The reformed moonshiner I met was at the time making his second sally into the written word. He hoped to refashion his memoir into a screenplay, which he figured would make a snappier sell to production companies than the unadapted book. If prose had been unfamiliar territory, scriptwriting was the surface of Neptune. (Professional screenwriters do know how to write: there is a correct, saleable way to write an industry-grade script. Paradoxically, virtually every script written exactly in this mold is terrible and never gets produced.) For guidance he had lately been “attending” the online MasterClass in screenwriting helmed by Aaron Sorkin. He complained at length about Professor Sorkin’s fumbling diction and awkward performance at the virtual lectern. I smiled: the idea of today’s Ben Hecht being anything but the most sure-footed of orators struck me as unexpected and funny. After all, this is a guy known foremost for his ability to speak well.

Except, that isn’t what Aaron Sorkin does. Aaron Sorkin makes other people speak well. He cannot be less intelligent than his famously gabby mental offspring, but that doesn’t necessarily make him as quick or as cogent. It’s Allison Janney’s job to make it look easy. Maybe to the writer the words don’t come so easily. Maybe they instead come through a long, careful, painstaking distillation of cerebral fluid. Isn’t writing a stone-squeezing sort of vocation? What is the point of cultivating a distinctive textual timbre and time signature if not to be able to conduct a communicative tunefulness that eludes one’s internal wind section? Joan Didion described herself as “neurotically inarticulate,” yet she’s produced some of the most praised language of at least five separate decades. This effort required a remove—a private buffer during the transubstantiation of thoughts out of the cognitive ether. (In my case, this means enough time to remember smart words.) Such a concession is seldom granted in face-to-face, real-time rapport, which affects the shy like quicksand. When words fail, you start to feel misunderstood, and to be misunderstood is to sink into disconnection from your fellow human beings. A unique voice, in another medium, well-whipped and surely braided, can be the rope to pull yourself free.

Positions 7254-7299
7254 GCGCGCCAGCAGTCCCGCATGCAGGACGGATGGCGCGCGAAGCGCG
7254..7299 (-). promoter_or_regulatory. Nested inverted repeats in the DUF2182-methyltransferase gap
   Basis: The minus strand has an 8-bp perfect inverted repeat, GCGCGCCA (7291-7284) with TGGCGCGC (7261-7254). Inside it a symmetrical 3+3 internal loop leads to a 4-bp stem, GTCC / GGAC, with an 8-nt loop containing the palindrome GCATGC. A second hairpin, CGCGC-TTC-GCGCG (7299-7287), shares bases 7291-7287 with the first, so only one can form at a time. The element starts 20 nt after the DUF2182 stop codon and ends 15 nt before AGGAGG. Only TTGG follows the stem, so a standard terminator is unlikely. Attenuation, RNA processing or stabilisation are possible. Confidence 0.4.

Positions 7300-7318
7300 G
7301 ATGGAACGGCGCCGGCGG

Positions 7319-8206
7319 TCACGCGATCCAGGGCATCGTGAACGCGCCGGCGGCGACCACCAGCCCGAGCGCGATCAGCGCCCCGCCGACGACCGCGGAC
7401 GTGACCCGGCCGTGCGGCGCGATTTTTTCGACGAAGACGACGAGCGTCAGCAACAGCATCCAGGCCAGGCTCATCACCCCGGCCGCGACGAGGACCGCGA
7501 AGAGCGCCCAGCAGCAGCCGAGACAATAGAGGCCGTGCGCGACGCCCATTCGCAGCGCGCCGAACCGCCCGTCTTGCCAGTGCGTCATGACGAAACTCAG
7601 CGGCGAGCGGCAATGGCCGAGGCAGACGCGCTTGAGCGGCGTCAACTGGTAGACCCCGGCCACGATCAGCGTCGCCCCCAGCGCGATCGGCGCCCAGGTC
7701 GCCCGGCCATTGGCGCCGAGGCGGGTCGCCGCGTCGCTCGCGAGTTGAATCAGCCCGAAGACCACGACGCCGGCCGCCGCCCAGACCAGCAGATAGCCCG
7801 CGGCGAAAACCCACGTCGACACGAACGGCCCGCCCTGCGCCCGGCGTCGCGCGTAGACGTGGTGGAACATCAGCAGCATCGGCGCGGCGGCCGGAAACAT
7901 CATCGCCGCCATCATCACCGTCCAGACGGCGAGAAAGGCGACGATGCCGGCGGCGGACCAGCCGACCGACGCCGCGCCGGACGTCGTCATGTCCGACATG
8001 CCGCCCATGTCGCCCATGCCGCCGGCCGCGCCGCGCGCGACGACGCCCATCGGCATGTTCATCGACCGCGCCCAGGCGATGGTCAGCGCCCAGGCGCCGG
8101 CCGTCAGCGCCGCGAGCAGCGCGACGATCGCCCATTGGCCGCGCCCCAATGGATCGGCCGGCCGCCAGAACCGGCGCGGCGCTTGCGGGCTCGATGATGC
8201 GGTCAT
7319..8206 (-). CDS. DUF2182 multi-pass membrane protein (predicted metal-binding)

These thoughts began to congeal after I watched the movie Fear and Loathing in Las Vegas. The story is culled from Hunter S. Thompson’s freewheeling “failed experiment” in Gonzo journalism, a Frankenstein style of reportage that pursues the Truth (big T) through a self-aware refraction of events. The reporter steps into things and allows the mud on their boots to become part of the story. Thompson is the protagonist in this fact-tinged travelogue, playing the dual roles of boy-who-cried and wolf: he raises alarm over the meth-addled mange of Western society, and he does it by wearing that decay, almost proudly, on his own hide. Of course, he lathers on a lot of makeup and fiction (and, I hope, embellishes the amount of drugs involved).

The movie version has its fun visualizing this haywire carnival cruise, but loses some ineffable element that holds the book together. After the film I snooped through some of the DVD special features. A couple of these comprise Thompson riding around Vegas during production and grumbling like an ox on a motorcycle. I recognized that husky, clipped voice: for the last two hours I’d heard Johnny Depp mimic it precisely. I realized suddenly that his performance had been based on Thompson himself. Not the figurative Hunter S. who appears in the pill-popping Iliad, but the literal Hunter S. who merely inspired it (and wrote it).